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Cleveland Housing Authority: Implementing an Energy Performance Contract in Public Housing

In 2015 CHA began exploring options for an Energy Performance Contract, a financing technique that uses future utility cost savings from the installation of energy and water conservation improvements to repay the costs of the installation. In late 2016 CHA received HUD approval for a portfolio-wide EPC, and joined the Better Buildings Challenge to pledge a 20% reduction in energy consumption within 10 years.

CHA’s first step in this process was to convert all its public housing units from owner-paid to tenant-paid utilities. To do this CHA implemented an “Interim Rent Adjustment” for each tenant, allowing them to receive a reduction in their monthly rent amount equal to the utility allowance for their unit. Over a 12-month period, CHA staff met with each tenant to explain the rent adjustment and provide education on energy- and cost-saving resident best practices.

Completing HUD’s EPC application process required outside help, as CHA did not have the internal capacity. They applied for and received technical assistance via a grant from the State of Tennessee’s Department of Environment & Conservation. Completing the EPC application involved the following steps:

  • Conducted investment grade energy audits for the entire portfolio
  • Identified cost effective Energy Conservation Measures (ECMs)
  • Calculated savings
  • Identified a metering method
  • Identified a verification method
  • Established a baseline for energy and water consumption data
  • Demonstrated cost reasonableness
  • Submitted plans for financing the work
  • Solicited an Energy Services Company (ESCO)
  • Submitted the complete package to HUD for review and approval

Once HUD approved the EPC application, CHA sent out a Request for Proposal (RFP) for a qualified ESCO to measure, design, and install ECMs in all of CHA’s public housing units to guarantee energy and water cost savings that would support repayment of loan products. CHA selected Johnson Controls, Inc. (JCI), a Better Plants Challenge Goal Achiever in 2017.

JCI and CHA conducted surveys sampling each construction style and bedroom size among the apartments in CHA’s portfolio. The survey results identified and evaluated existing equipment to determine replacement needs, providing the basis to plan appropriate retrofit measures. ECMs included:

  • Installing 14 SEER HVAC systems in all apartments
  • Installing LED exterior/interior lighting
  • Installing high-efficiency water heaters
  • Replacing appliances with ENERGY STAR® appliances
  • Air-sealing building envelopes
  • Installing low-flow toilets, faucets, and shower aerators
  • Resident energy conservation education

HUD requires annual Monitoring and Verification (M&V) reports which track cumulative consumption and resulting cost savings based on existing utility rates for the reporting period. CHA & JCI worked with the local utility to obtain the consumption data for M&V reporting.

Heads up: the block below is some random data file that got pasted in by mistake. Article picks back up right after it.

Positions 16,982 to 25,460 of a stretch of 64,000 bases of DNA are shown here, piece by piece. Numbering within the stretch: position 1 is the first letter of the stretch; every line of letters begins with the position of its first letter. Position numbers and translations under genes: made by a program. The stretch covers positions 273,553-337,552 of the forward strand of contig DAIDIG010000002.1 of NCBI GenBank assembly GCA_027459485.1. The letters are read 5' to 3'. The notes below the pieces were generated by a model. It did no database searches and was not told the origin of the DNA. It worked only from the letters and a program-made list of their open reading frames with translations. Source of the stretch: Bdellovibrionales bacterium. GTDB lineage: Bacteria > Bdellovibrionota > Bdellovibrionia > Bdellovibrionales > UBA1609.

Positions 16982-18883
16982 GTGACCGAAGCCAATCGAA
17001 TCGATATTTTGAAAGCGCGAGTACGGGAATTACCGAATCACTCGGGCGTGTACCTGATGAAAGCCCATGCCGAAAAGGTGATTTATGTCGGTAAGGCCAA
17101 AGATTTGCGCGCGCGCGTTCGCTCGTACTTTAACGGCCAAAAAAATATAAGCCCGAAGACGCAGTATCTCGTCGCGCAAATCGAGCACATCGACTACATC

A key advantage of HUD’s EPC program is access to HUD’s EPC incentives, which allows PHAs to retain 100% of the savings over the life of the contract. Without an EPC, HUD would recapture any savings through reduced operating subsidies after three years. These incentives allow utility savings to be used in place of capital funds to finance energy improvements. CHA used two EPC incentives: the Resident-Paid Utility Incentive and the Add-On Subsidy Incentive.

  • Resident Paid Utility Incentive: This incentive allows public housing authorities (PHAs) to include resident-paid utilities under their consumption reduction incentive. The PHA must use at least 75% of the project’s annual projected cost savings to finance the cost of the improvement.
  • Add-On Subsidy: The Additional Operating Subsidy, or “Add-On” Incentive, is an increase in total operating subsidy eligibility provided by HUD as a conservation incentive.

CHA used both of these incentives to leverage construction funding in the form of tax-exempt loans through Tennessee’s Community Investment Tax Credit (CITC) Program. The total project cost was $2.3 million, funded in two portions: $1.9 million through CITC and the remainder through a traditional tax-exempt loan. No CHA funds or other financing were used for the project. 

As part of CHA’s leasing protocol, all residents were informed of the ECM improvements and the opportunity for energy and water savings on their utility bills. JCI, in collaboration with CHA, provided tenant education events that announced the goals for the project as well as specific training on how to best use new appliances and promote energy- and water-saving habits in resident’s daily routines.

Energy Use Intensity (kBtus/square foot) and cost data for the reporting period are compared to baseline data to identify savings achieved. Any anomalies that indicate consumption problems are investigated and result in a site visit and follow up to determine the need for equipment repair or adjustment and/or resident education. CHA includes equipment checks as part of monthly inspections and routine preventative maintenance.

The EPC has been in place since January 1, 2019. CHA achieved a 21% EUI reduction against its 2016 baseline, becoming a Goal Achiever in the Better Buildings Challenge in 2020. The first-year results showed resident-paid utility savings of $238,500 and the second-year results showed savings of $248,295, for a total savings to date of $486,795.